Yeah, but that’s smart. That’s huge self awareness to know to do that, because I would have been like that. My temper would go I would say something. They’re not just the kids, but like, you know, when I was younger, I don’t do it anymore. And then like that, the way you just described it as perfect 48 hours to shake it off. Sometimes it would take me even longer it would just keep going round and round and round in my head. Why did I say that? I shouldn’t have said that. Oh my god and probably the person that you said it was? Yeah, you know, gone over their head humor if
Dr Sabina Brennan 49:13
you careful on the other hand is they know you crack a lot, which I think I’m hilarious. Of course I crack jokes and be a bit cynical with people. Most people know me and don’t take it seriously. But it’s the odd time someone comes back and going. Oh, when I said go f yourself I actually know I was like I might just say something like I forgot for yourself. there literally like she told me to fuck off with myself. Yeah, so I have to be kidding. Obviously to be more extreme than that maybe or something. That’s a RMIT something like or sugar Nutri or the Yogi’s pig in the bladder and I might be saying they think the person is so beautiful. So it’s like yeah, and yeah, I have to be careful there thinking I’m hilarious when I’m, yeah, that’s
Dr Sabina Brennan 49:51
kind of a funny thing, because that’s kind of an Irish thing. We kind of have that. Well, some of us have that you do yourself down and you slag other people off and Yeah, yeah, maybe not everybody has that kind of thing. I noticed that when you interact with people from other countries cultures or whatever, you kind of have to temporary particularly the language thing, you know, because I’d say fucking this And from that, and some people just don’t use it.
Dr Sabina Brennan 50:14
I was reared on CNT like, you know
Sabina Brennan 50:16
where, you know, that was that was a taboo one. I preserve that for some people. There’s two people I reserve it for,
Dr Sabina Brennan 50:23
I’ll say pointing here, just in case no one has anybody be like my dad would be like all the pointing, careworn start Oh, look at that bond. It wasn’t till I moved to Dublin in London, you realize that it was connected to the vagina. This is like connected to a bad vagina or something. I’m not actually sure what this is connected to.
Dr Sabina Brennan 50:41
Yeah, neither mine really just thought it was it’s a really, really bad word. No, that was a really bad word. My mother actually didn’t use bad language at all. Which was really, actually quite funny. When she got dementia, the language that came out for was off was just brilliant. You gotta go. It was in there all the time. Yeah.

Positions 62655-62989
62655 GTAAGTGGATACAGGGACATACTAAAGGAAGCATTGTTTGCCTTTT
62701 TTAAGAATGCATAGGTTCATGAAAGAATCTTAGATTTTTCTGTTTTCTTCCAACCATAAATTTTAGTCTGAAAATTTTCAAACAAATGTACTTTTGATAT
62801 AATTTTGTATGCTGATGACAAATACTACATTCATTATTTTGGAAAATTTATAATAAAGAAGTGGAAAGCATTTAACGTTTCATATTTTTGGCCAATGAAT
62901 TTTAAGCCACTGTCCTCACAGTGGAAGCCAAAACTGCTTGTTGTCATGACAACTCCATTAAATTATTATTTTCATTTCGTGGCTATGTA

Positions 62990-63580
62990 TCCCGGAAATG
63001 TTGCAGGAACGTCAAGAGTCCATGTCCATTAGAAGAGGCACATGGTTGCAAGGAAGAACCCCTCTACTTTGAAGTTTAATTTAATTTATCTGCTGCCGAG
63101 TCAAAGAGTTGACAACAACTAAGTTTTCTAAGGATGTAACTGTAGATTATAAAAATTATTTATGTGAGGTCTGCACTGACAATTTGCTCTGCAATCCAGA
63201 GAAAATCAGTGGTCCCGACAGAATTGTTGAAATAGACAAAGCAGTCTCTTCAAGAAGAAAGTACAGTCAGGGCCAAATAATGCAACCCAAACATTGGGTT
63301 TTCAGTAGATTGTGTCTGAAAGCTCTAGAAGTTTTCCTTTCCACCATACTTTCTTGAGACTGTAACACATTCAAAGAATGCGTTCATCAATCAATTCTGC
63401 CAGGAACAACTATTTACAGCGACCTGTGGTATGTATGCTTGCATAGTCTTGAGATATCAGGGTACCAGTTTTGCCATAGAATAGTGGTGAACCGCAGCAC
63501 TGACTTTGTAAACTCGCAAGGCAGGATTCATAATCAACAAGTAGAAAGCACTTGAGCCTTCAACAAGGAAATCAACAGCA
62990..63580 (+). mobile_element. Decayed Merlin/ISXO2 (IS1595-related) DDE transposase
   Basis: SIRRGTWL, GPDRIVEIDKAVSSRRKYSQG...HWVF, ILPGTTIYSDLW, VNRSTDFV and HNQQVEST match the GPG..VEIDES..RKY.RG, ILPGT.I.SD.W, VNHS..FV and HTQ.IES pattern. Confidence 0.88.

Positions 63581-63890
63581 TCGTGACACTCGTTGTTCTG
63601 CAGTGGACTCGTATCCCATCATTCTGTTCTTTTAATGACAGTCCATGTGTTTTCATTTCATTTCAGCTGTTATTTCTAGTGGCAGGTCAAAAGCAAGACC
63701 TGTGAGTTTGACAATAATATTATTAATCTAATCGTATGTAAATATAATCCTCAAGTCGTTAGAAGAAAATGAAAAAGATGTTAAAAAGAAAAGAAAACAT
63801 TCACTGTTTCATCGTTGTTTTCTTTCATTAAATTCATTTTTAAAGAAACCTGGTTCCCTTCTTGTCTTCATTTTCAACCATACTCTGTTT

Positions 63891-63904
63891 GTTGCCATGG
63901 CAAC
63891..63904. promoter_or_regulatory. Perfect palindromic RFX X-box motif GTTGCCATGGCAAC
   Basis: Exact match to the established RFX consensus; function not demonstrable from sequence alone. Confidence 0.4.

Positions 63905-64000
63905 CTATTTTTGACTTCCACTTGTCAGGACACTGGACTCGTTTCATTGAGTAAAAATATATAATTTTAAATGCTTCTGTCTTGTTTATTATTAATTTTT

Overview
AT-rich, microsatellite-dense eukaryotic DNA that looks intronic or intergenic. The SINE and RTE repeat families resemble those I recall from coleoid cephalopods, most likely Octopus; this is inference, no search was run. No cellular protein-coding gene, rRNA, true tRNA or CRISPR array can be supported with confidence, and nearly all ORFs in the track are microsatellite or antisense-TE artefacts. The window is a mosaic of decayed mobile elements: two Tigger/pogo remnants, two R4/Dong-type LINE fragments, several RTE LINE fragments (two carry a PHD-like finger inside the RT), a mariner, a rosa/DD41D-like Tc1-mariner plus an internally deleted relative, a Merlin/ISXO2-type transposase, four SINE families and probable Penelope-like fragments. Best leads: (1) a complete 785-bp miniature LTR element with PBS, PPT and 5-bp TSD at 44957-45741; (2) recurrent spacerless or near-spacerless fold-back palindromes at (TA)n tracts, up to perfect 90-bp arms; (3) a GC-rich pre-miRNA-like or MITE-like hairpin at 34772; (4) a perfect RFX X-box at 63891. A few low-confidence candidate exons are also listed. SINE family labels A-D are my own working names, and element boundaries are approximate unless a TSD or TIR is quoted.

Dr Sabina Brennan 51:01
One of my daughter said, The teachers are wondering why she was getting on. So well, with this particular teacher. All the parents have problems with this teacher. And one of the moms said, Look, why does your daughter get on so well, you know, they’re taking on grace in the classroom. And I asked her, she said, Oh, yeah, whenever that teacher is talking to me, I just do my head, I go, f an F and F and F and F and F and F and F and F and F and H or something I was doing, okay, that’s fine. Just just keep that in your head. Because that was her to when she just now the wave smile going. You’re an F and F and F, and I think you’re an F and and you can FA and she just smile away? Like imagining the person would like clown nose or no clothes. Yeah, yeah,
Dr Sabina Brennan 51:39
yeah, yeah. I often wonder if it’s linked to being an actor, that kind of thing. Someone said that to me, once God is your emotions are very near the surface. And it’s funny, I’m putting my hand there, you know, kind of on my chest, just under my voice box now. And our emotions are in our amygdala, you know, in the center part of our brain. It’s an unconscious part. But I guess I can access my emotions very easily. I think that helps you, if you want to be an actor. But it also means that as a human being, you feel an awful lot of things a lot more than other people feel them. And that isn’t always a good thing. Yeah, you know, and I would be
Dr Sabina Brennan 52:23
an easily so yeah, that’s probably why I avoid confrontation. If your emotions are here, you would get used to
Dr Sabina Brennan 52:29